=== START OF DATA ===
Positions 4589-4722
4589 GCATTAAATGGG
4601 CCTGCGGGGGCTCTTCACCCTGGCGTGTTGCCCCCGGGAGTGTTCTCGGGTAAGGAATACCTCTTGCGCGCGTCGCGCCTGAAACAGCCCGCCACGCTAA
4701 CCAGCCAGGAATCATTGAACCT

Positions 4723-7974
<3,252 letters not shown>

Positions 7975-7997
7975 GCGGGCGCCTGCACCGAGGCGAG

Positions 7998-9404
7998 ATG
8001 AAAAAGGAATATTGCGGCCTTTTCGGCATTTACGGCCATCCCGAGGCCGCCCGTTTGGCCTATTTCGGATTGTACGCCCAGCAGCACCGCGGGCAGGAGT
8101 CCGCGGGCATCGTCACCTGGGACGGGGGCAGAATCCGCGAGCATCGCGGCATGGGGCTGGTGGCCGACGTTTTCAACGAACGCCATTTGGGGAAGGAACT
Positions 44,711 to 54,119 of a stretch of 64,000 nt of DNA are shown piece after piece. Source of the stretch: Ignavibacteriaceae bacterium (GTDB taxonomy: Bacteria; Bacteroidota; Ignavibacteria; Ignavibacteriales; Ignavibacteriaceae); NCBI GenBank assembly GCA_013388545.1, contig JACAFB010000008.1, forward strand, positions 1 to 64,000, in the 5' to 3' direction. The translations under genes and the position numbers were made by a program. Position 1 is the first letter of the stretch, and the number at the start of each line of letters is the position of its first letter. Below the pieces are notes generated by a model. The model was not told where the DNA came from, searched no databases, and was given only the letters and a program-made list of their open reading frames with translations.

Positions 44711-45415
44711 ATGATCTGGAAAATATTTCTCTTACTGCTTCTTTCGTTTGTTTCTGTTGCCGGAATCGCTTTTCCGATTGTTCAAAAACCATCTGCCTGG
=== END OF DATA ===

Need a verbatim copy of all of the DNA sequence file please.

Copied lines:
Positions 4589-4722
4589 GCATTAAATGGG
4601 CCTGCGGGGGCTCTTCACCCTGGCGTGTTGCCCCCGGGAGTGTTCTCGGGTAAGGAATACCTCTTGCGCGCGTCGCGCCTGAAACAGCCCGCCACGCTAA
4701 CCAGCCAGGAATCATTGAACCT

Positions 4723-7974
<3,252 letters not shown>

Positions 7975-7997
7975 GCGGGCGCCTGCACCGAGGCGAG

Positions 7998-9404
7998 ATG
8001 AAAAAGGAATATTGCGGCCTTTTCGGCATTTACGGCCATCCCGAGGCCGCCCGTTTGGCCTATTTCGGATTGTACGCCCAGCAGCACCGCGGGCAGGAGT
8101 CCGCGGGCATCGTCACCTGGGACGGGGGCAGAATCCGCGAGCATCGCGGCATGGGGCTGGTGGCCGACGTTTTCAACGAACGCCATTTGGGGAAGGAACT
Positions 44,711 to 54,119 of a stretch of 64,000 nt of DNA are shown piece after piece. Source of the stretch: Ignavibacteriaceae bacterium (GTDB taxonomy: Bacteria; Bacteroidota; Ignavibacteria; Ignavibacteriales; Ignavibacteriaceae); NCBI GenBank assembly GCA_013388545.1, contig JACAFB010000008.1, forward strand, positions 1 to 64,000, in the 5' to 3' direction. The translations under genes and the position numbers were made by a program. Position 1 is the first letter of the stretch, and the number at the start of each line of letters is the position of its first letter. Below the pieces are notes generated by a model. The model was not told where the DNA came from, searched no databases, and was given only the letters and a program-made list of their open reading frames with translations.

Positions 44711-45415
44711 ATGATCTGGAAAATATTTCTCTTACTGCTTCTTTCGTTTGTTTCTGTTGCCGGAATCGCTTTTCCGATTGTTCAAAAACCATCTGCCTGG